4. 4. 4 Economic ReviewEconomic Growth Inflation and Monetary PolicyData on GDP show that overall economic growth was a One of the few positive economic developments recently hasrelatively sluggish 3.0% during 2008. Negative growth of - been the reduction in inflation, which has fallen from 15.1%3.7% in the mining sector was offset by reasonably healthy in November 2008 to 11.7% in February 2009. While this isgrowth of 8.3% in the non-mining private sector, with being driven mainly by the rapid decline in fuel prices, it isparticularly rapid growth in transport & communications and being supported by falling inflation for most other commodityfinance & business services. groups, including food prices, as well as lower international inflation. It is likely that inflation will continue to fall steadily through the first half of 2009, and will probably fall below Figure 5: Economic Growth by Sector, 6% - the upper end of the BoB’s inflation objective range - 2009 by August, and remain around the 5%-6% level for the Fin & bus serv remainder of the year. Transp & comms Government Soc & pers serv Figure 6: Inflation and Forecast Trade etc. 16% Water & elec Total 14% Construction 12% Manufacturing 10% Agriculture 8% Mining 6% -5% 0% 5% 10% 15% 4% 2% Source: CSO 0% 2003 2004 2005 2006 2007 2008 2009 2010Our forecasts for 2009 are much gloomier, however. The Source: CSO; Econsultdecision to close all of the diamond mines for several months,and to keep two of the mines closed until the end of 2009,will have a major negative impact on GDP growth. We estimatethat GDP will contract by around 16% in 2009. Although The Bank of Botswana’s 2009 Monetary Policy Statement wasthere should be positive growth in 2010 as the mines re-open, released in late February. The MPS made it clear that concernswe estimate overall real growth will only average around 1- about the global recession and weak domestic demand were2% a year over the period from 2009 to 2011, well below likely to dominate the prospects for inflation for the rest ofrecent average growth rates. This illustrates that the global 2009. This in turn was likely to provide room for a looseningcrisis will have a negative impact on Botswana well into the of monetary policy, and that lower interest rates would helpmedium term. to support the domestic economy. Subsequently, the Bank Rate was cut by a further 100 basis points (bps) to 14.0%, the lowest rate for nearly 10 years. It is likely that interest rates will be cut further during 2009; we estimate that rates will come down by a further 100-200 bps.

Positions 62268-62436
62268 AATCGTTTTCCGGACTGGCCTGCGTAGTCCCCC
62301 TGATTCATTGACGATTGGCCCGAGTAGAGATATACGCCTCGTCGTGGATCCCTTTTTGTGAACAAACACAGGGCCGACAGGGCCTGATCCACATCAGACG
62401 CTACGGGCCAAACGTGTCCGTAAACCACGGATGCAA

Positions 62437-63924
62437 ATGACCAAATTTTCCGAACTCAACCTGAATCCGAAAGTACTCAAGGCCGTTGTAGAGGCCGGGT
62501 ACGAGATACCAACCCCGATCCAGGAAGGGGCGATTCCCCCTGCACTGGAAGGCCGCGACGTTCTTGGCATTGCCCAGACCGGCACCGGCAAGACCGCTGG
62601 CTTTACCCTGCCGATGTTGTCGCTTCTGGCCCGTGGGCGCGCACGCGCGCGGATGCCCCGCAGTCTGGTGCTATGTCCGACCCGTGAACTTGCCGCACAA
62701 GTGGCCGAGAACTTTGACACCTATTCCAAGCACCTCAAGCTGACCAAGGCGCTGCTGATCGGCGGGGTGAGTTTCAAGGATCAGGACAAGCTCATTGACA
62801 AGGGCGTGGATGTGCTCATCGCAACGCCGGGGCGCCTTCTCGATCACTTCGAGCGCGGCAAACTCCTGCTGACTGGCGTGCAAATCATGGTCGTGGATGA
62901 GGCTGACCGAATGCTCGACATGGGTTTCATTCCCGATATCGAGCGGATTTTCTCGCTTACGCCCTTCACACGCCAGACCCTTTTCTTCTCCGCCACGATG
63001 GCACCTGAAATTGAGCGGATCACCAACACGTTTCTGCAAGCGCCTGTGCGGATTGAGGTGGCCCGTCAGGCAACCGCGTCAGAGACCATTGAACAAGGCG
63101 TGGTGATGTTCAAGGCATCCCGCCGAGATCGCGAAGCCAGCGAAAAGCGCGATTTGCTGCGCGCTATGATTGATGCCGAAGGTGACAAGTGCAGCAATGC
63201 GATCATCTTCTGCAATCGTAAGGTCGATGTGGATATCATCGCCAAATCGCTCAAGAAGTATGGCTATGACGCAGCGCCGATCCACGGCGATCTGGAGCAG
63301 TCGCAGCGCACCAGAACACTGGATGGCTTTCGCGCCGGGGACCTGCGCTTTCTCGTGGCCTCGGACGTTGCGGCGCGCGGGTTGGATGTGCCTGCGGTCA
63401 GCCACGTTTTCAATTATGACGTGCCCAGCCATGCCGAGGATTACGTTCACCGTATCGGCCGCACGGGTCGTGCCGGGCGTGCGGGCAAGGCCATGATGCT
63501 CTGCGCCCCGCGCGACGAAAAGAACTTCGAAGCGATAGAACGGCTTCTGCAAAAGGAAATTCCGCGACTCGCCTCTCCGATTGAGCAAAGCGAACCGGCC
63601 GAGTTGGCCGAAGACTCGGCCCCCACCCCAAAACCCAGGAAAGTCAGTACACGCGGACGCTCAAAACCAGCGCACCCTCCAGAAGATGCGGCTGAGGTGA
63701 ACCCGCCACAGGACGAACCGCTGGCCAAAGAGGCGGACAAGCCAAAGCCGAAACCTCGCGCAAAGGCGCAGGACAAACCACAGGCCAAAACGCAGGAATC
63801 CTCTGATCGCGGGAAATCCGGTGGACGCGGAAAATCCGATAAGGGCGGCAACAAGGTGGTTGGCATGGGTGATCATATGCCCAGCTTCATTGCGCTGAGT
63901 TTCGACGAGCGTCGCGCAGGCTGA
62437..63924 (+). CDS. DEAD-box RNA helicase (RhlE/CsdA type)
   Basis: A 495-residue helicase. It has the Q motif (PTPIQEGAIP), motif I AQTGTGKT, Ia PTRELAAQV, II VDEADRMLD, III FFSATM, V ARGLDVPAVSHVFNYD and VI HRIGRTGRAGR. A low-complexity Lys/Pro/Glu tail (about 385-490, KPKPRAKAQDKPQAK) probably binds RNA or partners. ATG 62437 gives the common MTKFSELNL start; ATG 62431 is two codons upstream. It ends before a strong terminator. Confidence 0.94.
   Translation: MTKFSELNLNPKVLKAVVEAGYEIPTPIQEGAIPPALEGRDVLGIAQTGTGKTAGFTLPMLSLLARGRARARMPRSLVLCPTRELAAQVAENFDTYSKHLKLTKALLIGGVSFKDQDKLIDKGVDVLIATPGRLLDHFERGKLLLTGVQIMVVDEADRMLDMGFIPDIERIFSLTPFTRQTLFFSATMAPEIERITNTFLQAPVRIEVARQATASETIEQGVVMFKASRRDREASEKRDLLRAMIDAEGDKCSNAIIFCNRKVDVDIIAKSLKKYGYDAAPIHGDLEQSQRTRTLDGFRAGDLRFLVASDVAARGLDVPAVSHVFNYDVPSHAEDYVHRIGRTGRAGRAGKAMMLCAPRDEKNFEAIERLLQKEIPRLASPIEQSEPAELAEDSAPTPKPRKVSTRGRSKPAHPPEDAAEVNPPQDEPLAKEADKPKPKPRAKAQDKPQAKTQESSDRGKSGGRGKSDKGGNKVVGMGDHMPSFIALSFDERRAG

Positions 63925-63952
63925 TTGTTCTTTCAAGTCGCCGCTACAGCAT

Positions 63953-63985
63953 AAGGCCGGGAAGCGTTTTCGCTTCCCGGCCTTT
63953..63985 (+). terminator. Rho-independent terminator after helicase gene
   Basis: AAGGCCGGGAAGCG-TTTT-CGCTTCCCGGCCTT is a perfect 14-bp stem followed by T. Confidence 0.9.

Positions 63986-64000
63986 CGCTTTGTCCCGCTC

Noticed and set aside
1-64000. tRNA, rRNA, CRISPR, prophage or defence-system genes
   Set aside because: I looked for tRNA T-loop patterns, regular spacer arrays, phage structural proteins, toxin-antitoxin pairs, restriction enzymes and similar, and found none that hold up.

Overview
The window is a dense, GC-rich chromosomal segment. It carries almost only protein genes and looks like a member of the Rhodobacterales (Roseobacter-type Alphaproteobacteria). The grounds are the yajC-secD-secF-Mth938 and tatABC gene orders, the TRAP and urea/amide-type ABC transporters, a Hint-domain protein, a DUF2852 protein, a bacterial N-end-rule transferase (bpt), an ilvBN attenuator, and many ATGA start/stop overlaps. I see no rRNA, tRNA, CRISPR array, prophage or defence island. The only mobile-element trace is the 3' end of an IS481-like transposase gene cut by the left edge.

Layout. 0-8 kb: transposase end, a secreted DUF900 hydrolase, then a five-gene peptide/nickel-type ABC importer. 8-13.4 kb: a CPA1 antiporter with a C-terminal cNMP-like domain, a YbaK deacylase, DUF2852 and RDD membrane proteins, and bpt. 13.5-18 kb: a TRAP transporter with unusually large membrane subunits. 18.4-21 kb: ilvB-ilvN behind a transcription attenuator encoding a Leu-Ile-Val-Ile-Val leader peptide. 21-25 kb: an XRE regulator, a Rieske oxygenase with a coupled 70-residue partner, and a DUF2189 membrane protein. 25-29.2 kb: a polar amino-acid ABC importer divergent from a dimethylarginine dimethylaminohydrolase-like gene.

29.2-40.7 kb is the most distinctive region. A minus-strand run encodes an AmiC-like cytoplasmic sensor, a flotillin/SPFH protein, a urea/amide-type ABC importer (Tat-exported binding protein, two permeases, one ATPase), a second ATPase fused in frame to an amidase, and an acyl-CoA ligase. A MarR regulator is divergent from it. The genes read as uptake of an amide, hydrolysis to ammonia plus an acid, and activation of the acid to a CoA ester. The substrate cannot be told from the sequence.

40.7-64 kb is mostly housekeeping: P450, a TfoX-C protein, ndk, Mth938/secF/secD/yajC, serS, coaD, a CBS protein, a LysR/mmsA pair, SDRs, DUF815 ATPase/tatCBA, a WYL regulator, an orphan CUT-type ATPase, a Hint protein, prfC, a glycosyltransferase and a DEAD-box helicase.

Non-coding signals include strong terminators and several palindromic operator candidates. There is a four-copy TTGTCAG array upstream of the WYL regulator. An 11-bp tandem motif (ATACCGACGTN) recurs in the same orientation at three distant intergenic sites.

5. 5. 5 Economic ReviewFeature: The Implications of the Global Financialand Economic Crisis for the Government BudgetOne of the most serious dimensions of the global financial The deficit is not in itself a major problem; Government hasand economic crisis for Botswana will be the impact on the sufficient savings at the Bank of Botswana (P31 billion as atgovernment budget. The 2009 Budget, delivered on February the end of 2008) to finance this deficit. Our concerns relate2nd, includes Botswana’s own version of a fiscal stimulus to the medium term. Here the official picture is opaque. Unlikepackage, with overall spending set to increase by 5% during most countries, Botswana does not publish medium termthe 2009/10 fiscal year, following a 45% increase in budgeted economic or budget forecasts (except infrequently along withspending in 2008/09. The Budget recognises that overall National Development Plans). Although it has been suggestedrevenues will fall sharply, due to lower mineral revenues, and that publishing forecasts at a time of such economic uncertaintyas a result projects a large budget deficit, of P13.4 billion or would be unwise, as the situation is changing so fast, this14% of GDP, following a projected deficit of 7% of GDP in argument is weak; there is always a best available forecast,2008/09. even if subject to uncertainty and in need of frequent revision, and if anything when the situation is so fluid a forecast becomesThere are several reasons for this outcome. Most of the budget even more important as a guide for decision-making.spending plans were drawn up before the full impact of the Notwithstanding the absence of a medium-term forecast, theglobal financial and economic crisis, and it appears that they Budget appears to assume that the fiscal situation will recoverwere not significantly adjusted even when it became apparent quickly, as the only commitment beyond one year is that thehow much revenues would be affected. In addition, government fiscal deficit will average 10% of GDP over the 2009/10 andis concerned that immediately cutting spending in response 2010/11 financial lower revenues would exacerbate the impact of the crisis,and as well might be premature while there is so much In the absence of official forecasts we have prepared our ownuncertainty over the depth and duration of the crisis. Essentially, medium-term fiscal forecasts. The baseline scenario is basedthe Government’s position is that given the great uncertainty on updated projections of mineral and SACU revenues, butover the global economic situation, Botswana should use its takes projected expenditure and assumes that all budgetedreserves to ride through the crisis, which it hopes will only last funds will be spent. We predict that this would lead to spendingfor a short while. of over 50% of GDP and a budget deficit of 23% of GDP in 2009/10, not the 14% projected by MFDP.We understand the reasons for the government’s position buttake issue with several aspects of it. First, we believe that theBudget underestimates the likely magnitude of the deficit in Figure 7: Budget Balance Projections - Baseline2009/10, for several reasons. The prospects for diamond Scenarioexports and mineral revenues have worsened since the Budget 15% 15000was presented, and this is compounded by anticipated shortfalls 10% 10000on SACU revenues, so that if all of the budgeted funds for 5% 5000 % of GDP P million 0% 02009/10 are spent, the deficit is likely to be larger than the -5% -5000projected P13.4 billion. Furthermore, in calculating spending -10% -10000and the deficit as a percentage of GDP, the Ministry of Finance -15% -15000 -20% -20000and Development Planning (MFDP) seems to be assuming that -25% -25000GDP will continue to grow in 2009/10 (although formal GDP 1998/99 1999/00 2000/01 2001/02 2002/03 2003/04 2004/05 2005/06 2006/07 2007/08 2008/09 2009/10 2010/11 2011/12 2012/13 2013/14forecasts are not published).This is extremely unlikely; with diamond production and prices P mn % of GDPfalling, it is likely that both nominal and real GDP will fall in2009/10, thereby raising the budget deficit relative to GDP. Our Source: MFDP; Econsultestimate is that the deficit, if all funds were spent, would in factbe over 20% of GDP. Although the budget suggests thatspending will be kept within 40% of GDP as per the Fiscal Rule,in fact this figure is likely to be breached by a large margin.